But I’m not a blank sheet waiting to be written on. I’m not looking out the window for packages of wisdom and revelation to be dropped on my porch. My mind is not emptied in preparation for being filled. (Although there seems to be a difference of opinion on the “empty mind” question among my friends. No matter.)

Here’s what happens: “The unfolding of your words gives light” (Ps 119:130). As I’ve written previously, it’s like entering a familiar room that’s dark. You have a sense, a memory, of what’s in there. And then you turn on the light and see it all clearly. The contents haven’t changed, but your ability to see them has been enhanced.

I’ll give you an example from this morning. Recently I’ve read on some Christian news sites about a “name minister” that has been disgraced, made some sort of a ministry comeback and then withdrew into the background a second time.

By all accounts, even from people who don’t like him now, he had a very effective (and financially prosperous) teaching ministry. He is gifted. I have no reason to think it isn’t a genuine gift.

At this point, brows are knitting all over the place. Look, the man has been exposed as living a lavish lifestyle, attracting old followers back to himself and then hanging them out to dry.

Agreed. But what you don’t understand is how a gift works—and for whom it works, aside from the teacher’s book sales, prestige and popularity.

First of all a gift is a gift. Gifts aren’t rewards for moral excellence, and they don’t stop being gifts if they are misused. If my father gave me $5000 and I spent it on foolish toys and bad investments, it doesn’t change its character as a gift. My father might regret it, but it was a gift, it is a gift and will always be a gift. Selah.

Second, and this is very important, the gift is to build up the body of Christ. “Now to each one the manifestation of the Spirit is given for the common good” (1 Cor 12:7) describes the individual gifts of the Spirit that are distributed church-wide as the Spirit wills.

The ministry gifts (apostle, prophet, evangelist, pastor, teacher) exist and are given “to equip his people for works of service, so that the body of Christ may be built up” (Eph 4:12).

These are the proverbial gifts that keep on giving. They were given to build up the body of Christ, an ongoing purpose for which the gift can still be used—indeed, should be used, because that was the purpose of giving the gift in the first place.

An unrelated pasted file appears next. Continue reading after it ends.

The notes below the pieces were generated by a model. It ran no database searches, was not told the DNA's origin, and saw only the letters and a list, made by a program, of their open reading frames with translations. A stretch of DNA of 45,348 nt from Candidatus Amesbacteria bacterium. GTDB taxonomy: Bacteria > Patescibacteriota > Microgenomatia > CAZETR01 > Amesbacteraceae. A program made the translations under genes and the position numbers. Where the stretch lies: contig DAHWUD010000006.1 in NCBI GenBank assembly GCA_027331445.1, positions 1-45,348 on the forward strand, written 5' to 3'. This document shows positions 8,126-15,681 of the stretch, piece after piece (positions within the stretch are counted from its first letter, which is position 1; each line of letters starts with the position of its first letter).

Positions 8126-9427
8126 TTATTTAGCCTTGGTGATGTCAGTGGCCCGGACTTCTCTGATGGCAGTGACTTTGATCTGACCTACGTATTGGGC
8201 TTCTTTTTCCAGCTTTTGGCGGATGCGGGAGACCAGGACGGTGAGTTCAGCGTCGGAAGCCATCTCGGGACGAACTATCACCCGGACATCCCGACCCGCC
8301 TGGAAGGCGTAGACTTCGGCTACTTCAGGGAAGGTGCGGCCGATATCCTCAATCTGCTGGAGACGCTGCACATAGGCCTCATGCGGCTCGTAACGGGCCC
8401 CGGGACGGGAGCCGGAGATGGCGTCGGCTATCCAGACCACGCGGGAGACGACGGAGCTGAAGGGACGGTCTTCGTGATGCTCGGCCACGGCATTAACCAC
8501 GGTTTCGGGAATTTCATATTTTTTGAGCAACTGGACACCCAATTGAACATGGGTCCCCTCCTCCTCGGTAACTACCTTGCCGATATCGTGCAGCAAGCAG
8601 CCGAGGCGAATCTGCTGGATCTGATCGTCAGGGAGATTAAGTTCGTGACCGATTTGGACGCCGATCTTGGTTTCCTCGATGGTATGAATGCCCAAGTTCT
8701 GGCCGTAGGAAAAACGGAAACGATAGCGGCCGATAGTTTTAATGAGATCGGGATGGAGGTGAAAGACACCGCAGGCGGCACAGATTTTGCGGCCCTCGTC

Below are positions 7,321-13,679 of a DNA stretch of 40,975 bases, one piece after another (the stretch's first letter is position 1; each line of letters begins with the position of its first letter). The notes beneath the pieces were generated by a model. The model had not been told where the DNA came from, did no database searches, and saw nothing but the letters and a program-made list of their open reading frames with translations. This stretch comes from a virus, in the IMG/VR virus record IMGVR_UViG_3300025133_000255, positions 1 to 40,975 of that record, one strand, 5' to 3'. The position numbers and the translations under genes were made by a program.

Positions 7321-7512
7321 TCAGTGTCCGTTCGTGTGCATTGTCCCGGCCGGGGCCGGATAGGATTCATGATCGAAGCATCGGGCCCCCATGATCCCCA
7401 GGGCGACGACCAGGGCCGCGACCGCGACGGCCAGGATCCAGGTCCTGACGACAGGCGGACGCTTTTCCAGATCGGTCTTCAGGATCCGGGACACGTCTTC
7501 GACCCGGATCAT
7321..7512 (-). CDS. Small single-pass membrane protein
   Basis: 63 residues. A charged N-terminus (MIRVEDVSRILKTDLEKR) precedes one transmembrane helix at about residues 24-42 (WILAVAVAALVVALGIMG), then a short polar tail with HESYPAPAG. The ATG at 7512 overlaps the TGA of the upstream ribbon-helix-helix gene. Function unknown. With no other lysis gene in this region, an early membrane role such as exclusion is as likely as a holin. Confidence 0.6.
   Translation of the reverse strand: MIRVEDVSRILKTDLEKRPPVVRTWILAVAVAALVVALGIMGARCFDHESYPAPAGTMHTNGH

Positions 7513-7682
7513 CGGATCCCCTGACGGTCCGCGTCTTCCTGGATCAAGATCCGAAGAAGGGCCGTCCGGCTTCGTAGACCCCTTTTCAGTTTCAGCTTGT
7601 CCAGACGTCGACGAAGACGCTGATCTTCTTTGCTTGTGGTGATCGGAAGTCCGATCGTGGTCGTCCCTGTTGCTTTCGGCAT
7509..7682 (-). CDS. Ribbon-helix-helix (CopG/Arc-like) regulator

I have written previously, and everyone knows, that while the fruit of the Spirit should be hand-in-glove with the gifts of the Spirit, that doesn’t always happen. 1 Cor 13 and 14 are evidence that it wasn’t happening in Corinth. But this spiritually gifted church (1 Cor 1:5) remained gifted. At the end of 1 Cor 14, Paul told these people he had described as “still worldly” in 1 Cor 3:1 that, their mistakes notwithstanding, they should still use and desire the gifts.

It was obvious to me from reading the news accounts that this teacher has lost his moral compass. Even though he is a gifted teacher, he has become the proverbial fool: “Like a thornbush in a drunkard’s hand is a proverb in the mouth of a fool” (Pr 26:9). When you can’t even feel a thorn piercing your flesh you are too numb to hear or feel anything. The Bible from which you draw your wisdom is accusing you right and left. And you can’t see it.

Being gifted doesn’t earn you a pass if you’re morally compromised. Samson was a deliverer, a great deliverer, before his downfall because of his moral failures. This teacher in the news is still a gifted teacher, but the day of reckoning is coming for his corruption.

But in the meantime, even when the fruit of your life is turning rancid, your gift may still be producing fruit in hundreds, thousands, even millions of lives. This is a revelation I received this morning–and it came as a warning.

Before this morning’s revelation, I already knew about the distinction between fruit of the Spirit and the gifts of the Spirit. I knew about the problems in Corinth. I had even witnessed firsthand the kind of corruption that, paradoxically, can run alongside powerful, gifted ministry.

All these things were already in the room, so to speak. And then the light came on through the “unfolding of your words.” And I saw something new.